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caused. friday, she told msnbc. >> my personal email use was fully above board. it was allowed by the state department as they have confirm in retrospect, it should have been better. i take responsibility. i should have had two accounts. >> both congress and the justice department are investigating whether classified information was emailed through the server. clinton's political rivals are using the issue to dig in. >> just by reading the kind of information, you know it has to be classified. >> i'm andy rose reporting. a new president and congress may soon be elected in guatemala. residents there are heading to the polls in a few hours. the nationwide election comes on the heels of the arrest of the perez molina president. this is a significant election. >> translator: the resignation of president perez molina will bring with it as a result a
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better participation level in these elections. it is very possibly the feelings of a new guatemala nations reveals new hope and moets the people to participate. it is not just another election such as they have had in this country in the last 30 years. this is a very different election. >> a judge offered the president to be held in jail after congress accepted his resignation. the former vice president was sworn in as the interim leader. there are 40 candidates in the election. if none of them get 50% of the vote, the interim president will remain in power until a run-off election is held in october. former rugby player have a spot on the san francisco roster? find out when we come back.
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he has no previous football experience and says he's thankful for the 49ers coaching staff for taking a chance on him. >> they are being great. they are putting faith in me. everyone else had their question marks. all the so-called experts. i've seen it all before and for them to see something different in me and want to explore that option, you know, truly those guys that -- and obviously i thank them for giving me the opportunities. >> australians have erupted with excitement over the success of their native son. prime minister tony abbott says even in unfamiliar fields is
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australians can do very well indeed when we put our minds to it. murray beat bellucci wins and moves to the fourth round in the u.s. open. the federer is seeking to become the oldest u.s. open winner in 45 years. teams of experienced snake handledlers are scouring orlando, florida for an escaped king cobra. experts say capturing the snake won't be easy. >> reporter: it's eight feet long, the size of most doorways. not too big as far as king cobras are concerned but this missing reptile which vanished from an orlando, florida, animal farm has venom powerful enough to kill a elephant. neighbors on edge and on alert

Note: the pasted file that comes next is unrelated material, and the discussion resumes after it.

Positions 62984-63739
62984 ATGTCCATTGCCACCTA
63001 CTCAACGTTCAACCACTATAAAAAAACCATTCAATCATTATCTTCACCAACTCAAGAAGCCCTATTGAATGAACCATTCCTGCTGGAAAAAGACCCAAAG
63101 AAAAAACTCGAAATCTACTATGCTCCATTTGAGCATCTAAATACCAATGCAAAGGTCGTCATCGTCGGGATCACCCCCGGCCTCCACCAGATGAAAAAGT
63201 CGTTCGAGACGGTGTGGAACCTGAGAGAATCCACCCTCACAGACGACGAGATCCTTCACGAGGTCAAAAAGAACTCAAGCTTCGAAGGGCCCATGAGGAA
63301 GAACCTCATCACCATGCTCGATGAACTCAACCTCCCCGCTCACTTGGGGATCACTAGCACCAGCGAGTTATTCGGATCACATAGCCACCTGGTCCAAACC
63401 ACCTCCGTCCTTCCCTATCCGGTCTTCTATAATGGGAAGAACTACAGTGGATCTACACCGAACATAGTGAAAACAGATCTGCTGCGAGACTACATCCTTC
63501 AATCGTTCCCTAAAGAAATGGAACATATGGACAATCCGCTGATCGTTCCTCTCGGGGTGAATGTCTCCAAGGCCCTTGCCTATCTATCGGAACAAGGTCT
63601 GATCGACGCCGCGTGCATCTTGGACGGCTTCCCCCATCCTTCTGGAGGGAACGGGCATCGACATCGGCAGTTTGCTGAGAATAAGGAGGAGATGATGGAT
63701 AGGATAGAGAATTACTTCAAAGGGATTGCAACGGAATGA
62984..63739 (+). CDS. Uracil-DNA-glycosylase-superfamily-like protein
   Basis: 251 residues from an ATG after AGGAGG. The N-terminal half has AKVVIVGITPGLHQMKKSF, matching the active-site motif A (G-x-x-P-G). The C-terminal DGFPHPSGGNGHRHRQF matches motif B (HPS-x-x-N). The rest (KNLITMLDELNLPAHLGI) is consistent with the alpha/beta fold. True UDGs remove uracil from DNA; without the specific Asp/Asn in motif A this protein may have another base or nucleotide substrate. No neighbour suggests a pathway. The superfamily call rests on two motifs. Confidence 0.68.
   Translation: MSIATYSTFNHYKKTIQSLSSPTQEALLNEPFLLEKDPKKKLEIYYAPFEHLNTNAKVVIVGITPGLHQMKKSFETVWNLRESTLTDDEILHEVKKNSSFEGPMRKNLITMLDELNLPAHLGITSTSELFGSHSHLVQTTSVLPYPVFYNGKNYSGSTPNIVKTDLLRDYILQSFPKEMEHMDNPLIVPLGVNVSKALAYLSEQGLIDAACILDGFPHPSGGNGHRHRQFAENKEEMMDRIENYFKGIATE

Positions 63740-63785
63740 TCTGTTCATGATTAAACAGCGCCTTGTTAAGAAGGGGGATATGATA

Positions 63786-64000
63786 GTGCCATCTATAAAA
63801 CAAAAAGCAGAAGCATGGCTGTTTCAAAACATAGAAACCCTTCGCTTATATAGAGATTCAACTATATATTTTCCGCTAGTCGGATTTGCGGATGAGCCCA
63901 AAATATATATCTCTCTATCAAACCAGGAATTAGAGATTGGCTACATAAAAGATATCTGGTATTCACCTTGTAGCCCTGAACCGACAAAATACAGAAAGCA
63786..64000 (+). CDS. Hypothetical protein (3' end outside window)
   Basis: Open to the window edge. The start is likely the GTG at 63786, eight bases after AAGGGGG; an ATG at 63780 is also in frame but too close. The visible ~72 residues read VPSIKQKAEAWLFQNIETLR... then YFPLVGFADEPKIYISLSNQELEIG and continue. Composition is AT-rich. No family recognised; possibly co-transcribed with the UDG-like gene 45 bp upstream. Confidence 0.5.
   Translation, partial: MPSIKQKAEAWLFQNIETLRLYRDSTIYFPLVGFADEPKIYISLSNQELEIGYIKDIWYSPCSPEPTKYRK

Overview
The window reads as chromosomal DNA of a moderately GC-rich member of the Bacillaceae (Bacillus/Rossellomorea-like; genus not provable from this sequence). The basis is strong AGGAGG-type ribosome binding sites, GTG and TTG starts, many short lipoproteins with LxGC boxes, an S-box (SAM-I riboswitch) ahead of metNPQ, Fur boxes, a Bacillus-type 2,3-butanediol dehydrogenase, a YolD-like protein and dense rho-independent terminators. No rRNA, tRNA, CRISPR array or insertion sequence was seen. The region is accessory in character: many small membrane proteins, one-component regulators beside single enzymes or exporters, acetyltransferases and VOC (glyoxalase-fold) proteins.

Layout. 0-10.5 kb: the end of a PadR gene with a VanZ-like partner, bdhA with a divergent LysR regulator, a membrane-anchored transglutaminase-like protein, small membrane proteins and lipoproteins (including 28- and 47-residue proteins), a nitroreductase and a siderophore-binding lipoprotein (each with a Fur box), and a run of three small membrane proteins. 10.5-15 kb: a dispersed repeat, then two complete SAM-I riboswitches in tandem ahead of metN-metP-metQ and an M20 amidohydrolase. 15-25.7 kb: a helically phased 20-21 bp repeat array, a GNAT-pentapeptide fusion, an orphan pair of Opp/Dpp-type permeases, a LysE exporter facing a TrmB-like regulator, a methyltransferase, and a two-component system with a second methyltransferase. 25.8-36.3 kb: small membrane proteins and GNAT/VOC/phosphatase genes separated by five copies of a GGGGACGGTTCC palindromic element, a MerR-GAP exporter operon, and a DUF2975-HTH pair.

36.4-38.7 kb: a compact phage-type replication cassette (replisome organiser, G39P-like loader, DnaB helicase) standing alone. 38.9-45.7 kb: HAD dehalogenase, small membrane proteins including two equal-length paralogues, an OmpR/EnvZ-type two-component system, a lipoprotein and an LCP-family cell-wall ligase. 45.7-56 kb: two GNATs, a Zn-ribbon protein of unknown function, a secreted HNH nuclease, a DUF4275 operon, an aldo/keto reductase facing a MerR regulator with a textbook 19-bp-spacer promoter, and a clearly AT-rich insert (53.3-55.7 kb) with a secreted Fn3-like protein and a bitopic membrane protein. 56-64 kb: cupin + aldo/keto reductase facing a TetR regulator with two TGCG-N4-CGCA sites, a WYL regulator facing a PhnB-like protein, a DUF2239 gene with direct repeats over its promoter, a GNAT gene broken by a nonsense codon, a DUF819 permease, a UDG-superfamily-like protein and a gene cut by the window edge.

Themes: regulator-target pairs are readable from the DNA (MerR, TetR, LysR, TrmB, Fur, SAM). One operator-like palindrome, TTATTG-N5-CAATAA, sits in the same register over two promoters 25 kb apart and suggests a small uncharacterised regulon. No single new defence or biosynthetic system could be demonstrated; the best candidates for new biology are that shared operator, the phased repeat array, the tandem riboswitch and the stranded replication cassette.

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as teams of snake handlers scour the 10-acre property belonging to the cobra's owner, mike kennedy. >> there you go. look at that. >> it youtube video is one of many on line, showing him handling snakes, crocodiles and other wild animals. he's host of discovery's airplane repo is passionate about rescuing exotic pets. officials say the cobra slithered out of its cage following strong storms. he reported the snake missing on wednesday and since then it's been all hands on deck. on friday, searchers posted this picture on twitter showing box traps they hope will help capture the cobra which experts say won't be easy. >> they have very large home ranges and in this case, this
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creature despite being large in size can quickly disappear in the under growth. it is trying to find a cobra in a hay stack. >> then there's the possibility it will never be found. the thought of that unnerving to those who live nearby. >> that worries me that they will give up and we'll never hear any more about it and what, we have to watch where we step? >> kennedy did not want to talk to cnn on camera but told us he hasn't had the animal for very long. adding that the cobra is afraid of humans and is more likely to shy away from us than attack. cnn miami. let's hope they catch it before it does any damage. that does it for this edition of cnn "newsroom," i'm lny -- lynda kincaid. for our viewers in the u.s., cnn